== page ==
Combat in Marvel Universe RPG (8/10)

When you take an action or attack someone in Marvel Universe RPG, if the number of Red Stones you use in that action/ attack is higher than the target’s defending Stones, your attack hits. Damage dealt is then determined by the number of leftover Red Stones (the number of Stones you used in your attack minus the number of Stones the defender used in their defense).

What’s a little odd to me is that 1-3 Red Stones over the defender deals 1damage. To do 2damage from an attack, you must be 4-6 Red Stones over. These numbers are reasonable enough to follow. It is kind of a bummer though that if you’re at 3 Stones over, but not 4, you miss out on dealing another full point of damage.

Combat in Marvel Universe is surprisingly simple and straightforward (especially compared to many other TTRPGs out there). This is really a storytelling game when it comes to combat, and there aren’t really “tactical” options, , but the game is so thematic and fun that its combat category still gets a high score.

Game “Flow” (8/10)

When it comes down to it, Marvel Universe RPG is a very simple game. I mean that in a good way. There’s not a lot of substance to it when it comes to rules and game mechanics. But similar to the Cypher System in this regard, the vibe is right.

I think the game’s designer found a really good place of mixing a rules-light approach with an emphasis on “building pages in a comic book.”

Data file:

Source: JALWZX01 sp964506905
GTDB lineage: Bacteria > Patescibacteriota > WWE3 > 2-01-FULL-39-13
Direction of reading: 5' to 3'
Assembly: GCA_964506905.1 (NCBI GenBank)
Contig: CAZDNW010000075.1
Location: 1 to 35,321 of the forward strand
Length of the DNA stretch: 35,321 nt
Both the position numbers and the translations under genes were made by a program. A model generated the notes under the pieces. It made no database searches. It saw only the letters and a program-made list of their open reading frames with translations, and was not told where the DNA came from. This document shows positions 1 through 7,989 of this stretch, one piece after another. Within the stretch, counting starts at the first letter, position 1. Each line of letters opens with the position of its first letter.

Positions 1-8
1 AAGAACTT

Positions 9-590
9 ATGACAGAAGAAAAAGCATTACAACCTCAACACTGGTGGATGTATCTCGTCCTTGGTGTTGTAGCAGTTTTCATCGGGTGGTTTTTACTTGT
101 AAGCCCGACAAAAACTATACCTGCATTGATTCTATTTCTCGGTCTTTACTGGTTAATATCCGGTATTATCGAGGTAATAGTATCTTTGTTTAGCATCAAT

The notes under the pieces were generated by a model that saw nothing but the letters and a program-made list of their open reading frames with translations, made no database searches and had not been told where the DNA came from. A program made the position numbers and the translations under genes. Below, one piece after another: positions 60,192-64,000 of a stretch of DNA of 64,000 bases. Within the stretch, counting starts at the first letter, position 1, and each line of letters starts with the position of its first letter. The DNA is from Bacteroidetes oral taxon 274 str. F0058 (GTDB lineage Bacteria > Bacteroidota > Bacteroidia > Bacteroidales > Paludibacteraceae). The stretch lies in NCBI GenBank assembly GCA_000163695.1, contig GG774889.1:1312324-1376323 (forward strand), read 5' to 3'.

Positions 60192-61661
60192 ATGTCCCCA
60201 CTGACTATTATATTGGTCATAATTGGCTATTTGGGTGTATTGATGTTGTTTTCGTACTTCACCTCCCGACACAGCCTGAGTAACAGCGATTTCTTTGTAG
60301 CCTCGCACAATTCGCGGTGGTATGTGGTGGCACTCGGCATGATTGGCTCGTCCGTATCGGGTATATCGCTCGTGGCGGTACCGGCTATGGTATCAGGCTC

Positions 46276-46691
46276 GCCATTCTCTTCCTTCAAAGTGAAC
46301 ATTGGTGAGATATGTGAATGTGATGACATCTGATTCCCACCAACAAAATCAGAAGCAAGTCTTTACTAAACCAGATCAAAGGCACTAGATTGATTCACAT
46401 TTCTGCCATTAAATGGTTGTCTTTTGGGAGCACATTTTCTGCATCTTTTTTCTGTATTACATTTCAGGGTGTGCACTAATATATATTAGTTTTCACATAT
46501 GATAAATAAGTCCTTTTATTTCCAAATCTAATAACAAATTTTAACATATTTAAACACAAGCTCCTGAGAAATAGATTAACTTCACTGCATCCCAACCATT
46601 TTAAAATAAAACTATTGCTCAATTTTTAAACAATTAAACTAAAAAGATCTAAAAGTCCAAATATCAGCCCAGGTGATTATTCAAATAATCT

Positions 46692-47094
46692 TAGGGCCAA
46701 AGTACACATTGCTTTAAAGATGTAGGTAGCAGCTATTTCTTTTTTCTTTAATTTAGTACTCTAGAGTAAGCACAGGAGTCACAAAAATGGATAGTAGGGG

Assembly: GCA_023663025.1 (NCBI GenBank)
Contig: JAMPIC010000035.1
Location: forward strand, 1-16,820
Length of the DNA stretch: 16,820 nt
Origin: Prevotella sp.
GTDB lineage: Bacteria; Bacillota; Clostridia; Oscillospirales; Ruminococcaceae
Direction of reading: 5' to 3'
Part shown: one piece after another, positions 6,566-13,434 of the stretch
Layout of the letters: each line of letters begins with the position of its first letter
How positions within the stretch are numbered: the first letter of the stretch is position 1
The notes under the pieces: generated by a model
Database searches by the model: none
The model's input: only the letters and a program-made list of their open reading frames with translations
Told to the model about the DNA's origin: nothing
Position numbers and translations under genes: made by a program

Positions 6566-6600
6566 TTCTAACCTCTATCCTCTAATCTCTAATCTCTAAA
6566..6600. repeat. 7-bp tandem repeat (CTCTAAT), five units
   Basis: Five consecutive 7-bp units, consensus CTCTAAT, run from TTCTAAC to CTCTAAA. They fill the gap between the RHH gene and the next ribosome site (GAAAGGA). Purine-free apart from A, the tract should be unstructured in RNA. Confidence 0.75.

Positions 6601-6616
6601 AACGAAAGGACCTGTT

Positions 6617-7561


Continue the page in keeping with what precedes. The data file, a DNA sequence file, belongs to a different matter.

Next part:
I only drop the score in this category a little because (as I’ve mentioned, above) I don’t think this is a game I’d want to play for a long campaign. I do think Marvel Universe is an amazing game for one-shot gaming sessions, or short tabletop RPG campaigns, though.

I’m certain I could easily put together a group of people for a superhero/ villain gaming event using this game system. We’d probably just play a few sessions here and there, between our other ongoing tabletop RPG campaigns played using other RPGs.

Marvel Universe RPG Artwork (9/10)

The art’s cool – I really enjoy it. Very comic book style, which is very fitting. Very dynamic. Stylistically, the art is fitting for the game’s vibe, and all the artwork fits together.

Marvel Universe also does not leave you hanging as it features a lot of artwork throughout the book. Some of the artwork is not crafted in the most modern art style though, and it’s honestly not quite as high quality as other games.

Ease of Purchase (10/10)

Marvel Universe (as of the time of this writing) is not yet available for purchase. I do need a placeholder stat for this section though, so given that we’re talking about Marvel here, I’m just going to go ahead and give top marks. I think since we’re talking Marvel, it’s safe to assume that they’ll do a good job on this.

Price & How Many Books Do You Need to Play (10/10)

Same thing for this section as with “Ease of Purchase” immediately above.

Fame & Availability of Supplemental Material (10/10)

Especially since the Marvel movies started coming out over 10 years ago, the Marvel franchise is incredibly famous. It has to be one of the most well-known names in all of Western society. That being the case, you can certainly find people who will want to game with you.

Marvel Universe RPG Core Rulebook is Published By: